Sensor 21 records the speed of vehicle 27 by means of fifth wheel 28, and the form of the data collected is a digital frequency. Sensor 22 senses throttle position as an actual test drive is conducted and this data is in the form of an analog voltage. Sensor 23 records clutch position as the test drive is conducted and this data form is also an analog voltage. Sensors 24 and 25 record X-axis and Y-axis gear shift stick positions, respectively, and these data forms are also analog voltages. These various sensors are all mechanically arranged with their corresponding component parts of the vehicle 27 under test, and by first conducting an actual test drive, the sensed data reflects actual driving conditions and actual driver response. The data is compiled and stored by means of tape recorder 26 for providing this true-life simulation of the kinds of driving conditions to which the vehicle is actually subjected. Road conditions may also be sensed and recorded in order to incorporate these types of conditions into any subsequent dynamometer test of the vehicle. Sensors 22-25 are located within the interior of vehicle 27.

The second stage of the system illustrated in FIG. 1 involves subsequent utilization of the data which was collected from the actual drive and stored by means of tape recorder 26. This second stage includes an electronics console 29 which receives the tape-recorded data from tape recorder 26 and in turn selects the appropriate data signals from the composite set of data and couples these data signals to an appropriate one of five different locations over different data transmission lines. Vehicle speed from vehicle speed sensor 21 is coupled to dynamometer control 30. Throttle position data from sensor 22 is coupled to throttle servo 31. Similarly, data regarding the clutch position from sensor 23 is provided to clutch servo 32. Finally, the X-axis gear shift position data and the Y-axis gear shift position data from sensors 24 and 25, respectively, are input to gear shift servo 33 and gear shift servo 34, respectively. Each of the five sensors and the servo mechanisms disclosed in only block diagram form in FIG. 1 are illustrated in greater detail by the drawings which follow. Servos 31-34 are located within the interior of vehicle 27.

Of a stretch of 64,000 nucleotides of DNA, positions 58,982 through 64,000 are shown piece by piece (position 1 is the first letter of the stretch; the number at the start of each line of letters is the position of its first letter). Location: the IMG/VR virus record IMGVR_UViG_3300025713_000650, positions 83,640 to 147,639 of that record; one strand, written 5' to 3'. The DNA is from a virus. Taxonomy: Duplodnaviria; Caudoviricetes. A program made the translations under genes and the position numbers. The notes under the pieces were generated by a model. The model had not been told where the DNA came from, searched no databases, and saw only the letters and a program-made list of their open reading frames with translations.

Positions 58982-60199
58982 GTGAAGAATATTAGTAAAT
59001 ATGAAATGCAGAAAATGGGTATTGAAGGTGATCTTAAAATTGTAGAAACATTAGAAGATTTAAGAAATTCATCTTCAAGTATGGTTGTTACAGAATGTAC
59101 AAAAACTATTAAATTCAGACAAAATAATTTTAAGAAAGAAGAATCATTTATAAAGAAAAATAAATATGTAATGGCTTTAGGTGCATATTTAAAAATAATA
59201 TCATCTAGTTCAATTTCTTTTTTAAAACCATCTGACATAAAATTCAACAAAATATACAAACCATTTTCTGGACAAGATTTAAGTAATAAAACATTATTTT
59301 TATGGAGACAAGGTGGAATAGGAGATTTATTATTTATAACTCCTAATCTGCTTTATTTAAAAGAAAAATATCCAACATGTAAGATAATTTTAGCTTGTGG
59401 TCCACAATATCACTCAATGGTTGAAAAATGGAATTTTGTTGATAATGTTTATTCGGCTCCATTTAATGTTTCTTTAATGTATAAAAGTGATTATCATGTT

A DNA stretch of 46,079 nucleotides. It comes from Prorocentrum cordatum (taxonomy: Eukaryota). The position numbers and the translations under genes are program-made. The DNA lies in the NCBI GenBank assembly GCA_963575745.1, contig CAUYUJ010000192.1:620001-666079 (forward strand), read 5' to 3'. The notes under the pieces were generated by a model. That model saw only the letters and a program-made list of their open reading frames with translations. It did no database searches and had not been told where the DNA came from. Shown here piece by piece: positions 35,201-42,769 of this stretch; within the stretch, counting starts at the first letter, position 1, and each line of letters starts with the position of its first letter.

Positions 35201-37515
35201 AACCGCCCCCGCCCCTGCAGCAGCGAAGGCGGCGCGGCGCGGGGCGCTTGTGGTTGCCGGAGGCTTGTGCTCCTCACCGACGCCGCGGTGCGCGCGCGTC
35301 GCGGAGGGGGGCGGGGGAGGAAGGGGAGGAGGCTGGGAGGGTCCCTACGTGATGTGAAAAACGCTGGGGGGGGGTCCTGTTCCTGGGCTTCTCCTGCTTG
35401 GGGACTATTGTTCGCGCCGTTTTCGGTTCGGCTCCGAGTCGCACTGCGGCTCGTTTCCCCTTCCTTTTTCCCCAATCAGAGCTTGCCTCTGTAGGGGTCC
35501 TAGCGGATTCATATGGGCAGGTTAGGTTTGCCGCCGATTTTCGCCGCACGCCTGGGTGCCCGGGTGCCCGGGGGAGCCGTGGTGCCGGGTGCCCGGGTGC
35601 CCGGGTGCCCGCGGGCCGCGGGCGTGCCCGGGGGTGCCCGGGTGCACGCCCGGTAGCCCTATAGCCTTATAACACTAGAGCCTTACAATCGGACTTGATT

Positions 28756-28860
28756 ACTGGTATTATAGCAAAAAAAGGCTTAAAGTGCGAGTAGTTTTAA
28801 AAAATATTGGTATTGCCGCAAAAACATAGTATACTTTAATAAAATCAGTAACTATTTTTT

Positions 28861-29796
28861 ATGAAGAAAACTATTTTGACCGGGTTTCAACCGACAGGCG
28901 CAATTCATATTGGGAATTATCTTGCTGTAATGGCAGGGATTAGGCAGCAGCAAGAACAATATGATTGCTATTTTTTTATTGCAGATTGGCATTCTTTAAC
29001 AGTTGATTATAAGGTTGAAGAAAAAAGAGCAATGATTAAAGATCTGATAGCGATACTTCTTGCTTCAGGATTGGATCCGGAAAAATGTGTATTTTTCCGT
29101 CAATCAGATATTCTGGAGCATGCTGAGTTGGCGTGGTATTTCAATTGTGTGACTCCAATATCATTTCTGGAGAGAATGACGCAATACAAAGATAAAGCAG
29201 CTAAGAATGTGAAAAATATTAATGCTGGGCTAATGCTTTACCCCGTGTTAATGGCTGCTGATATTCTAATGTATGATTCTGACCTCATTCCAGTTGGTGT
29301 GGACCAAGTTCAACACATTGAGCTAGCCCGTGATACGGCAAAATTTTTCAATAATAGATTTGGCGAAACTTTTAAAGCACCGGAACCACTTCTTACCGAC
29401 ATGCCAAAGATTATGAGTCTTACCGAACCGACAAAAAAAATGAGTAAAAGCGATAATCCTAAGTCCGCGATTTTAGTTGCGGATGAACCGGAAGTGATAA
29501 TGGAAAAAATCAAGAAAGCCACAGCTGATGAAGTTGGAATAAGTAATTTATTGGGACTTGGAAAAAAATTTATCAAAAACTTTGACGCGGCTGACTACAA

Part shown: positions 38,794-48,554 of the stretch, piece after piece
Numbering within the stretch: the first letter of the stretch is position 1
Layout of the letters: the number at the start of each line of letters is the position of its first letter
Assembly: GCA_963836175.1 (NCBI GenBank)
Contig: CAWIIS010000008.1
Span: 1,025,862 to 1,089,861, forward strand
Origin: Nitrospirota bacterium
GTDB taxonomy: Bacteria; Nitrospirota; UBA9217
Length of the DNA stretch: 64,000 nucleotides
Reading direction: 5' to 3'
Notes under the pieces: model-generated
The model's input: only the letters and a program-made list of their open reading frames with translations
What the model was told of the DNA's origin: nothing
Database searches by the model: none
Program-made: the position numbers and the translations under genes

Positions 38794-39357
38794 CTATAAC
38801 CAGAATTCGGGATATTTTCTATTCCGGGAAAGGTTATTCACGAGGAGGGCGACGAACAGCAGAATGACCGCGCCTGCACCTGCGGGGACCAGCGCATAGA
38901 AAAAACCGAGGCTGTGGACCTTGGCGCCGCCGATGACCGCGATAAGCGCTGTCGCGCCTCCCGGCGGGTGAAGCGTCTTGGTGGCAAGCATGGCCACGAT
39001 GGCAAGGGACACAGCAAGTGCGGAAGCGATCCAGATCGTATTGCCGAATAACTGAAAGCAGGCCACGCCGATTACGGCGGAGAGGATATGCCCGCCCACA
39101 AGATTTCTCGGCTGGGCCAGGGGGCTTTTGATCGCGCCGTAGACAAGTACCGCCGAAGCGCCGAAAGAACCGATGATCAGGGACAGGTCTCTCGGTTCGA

Referring to FIG. 2, there is illustrated a two-axis gear shift subassembly 37 which includes X-axis gear shift servo 33 and Y-axis gear shift servo 34. Gear shift subassembly 37 includes a substantially flat base plate 38 which is provided with a plurality of mounting holes for securing the entire subassembly to the floor of the particular vehicle in which it is placed or to an intermediate mounting plate which is in turn secured to the vehicle. Rigidly joined to mounting plate 38 is a cylindrical housing 39 which terminates in a larger diameter top plate 40 which is provided with a plurality of mounting holes and this aspect of top plate 40 is illustrated in greater detail in FIG. 7. Extending through top plate 40 and coaxially aligned and connected to the output shaft of Y-axis gear shift servo 34 is a drive shaft 41 which rigidly attaches to cross member 42. Drive shaft 41 and servo 34 are coupled together by means of a clutch-like slip coupling 45 which is rated at 20 ounce inches.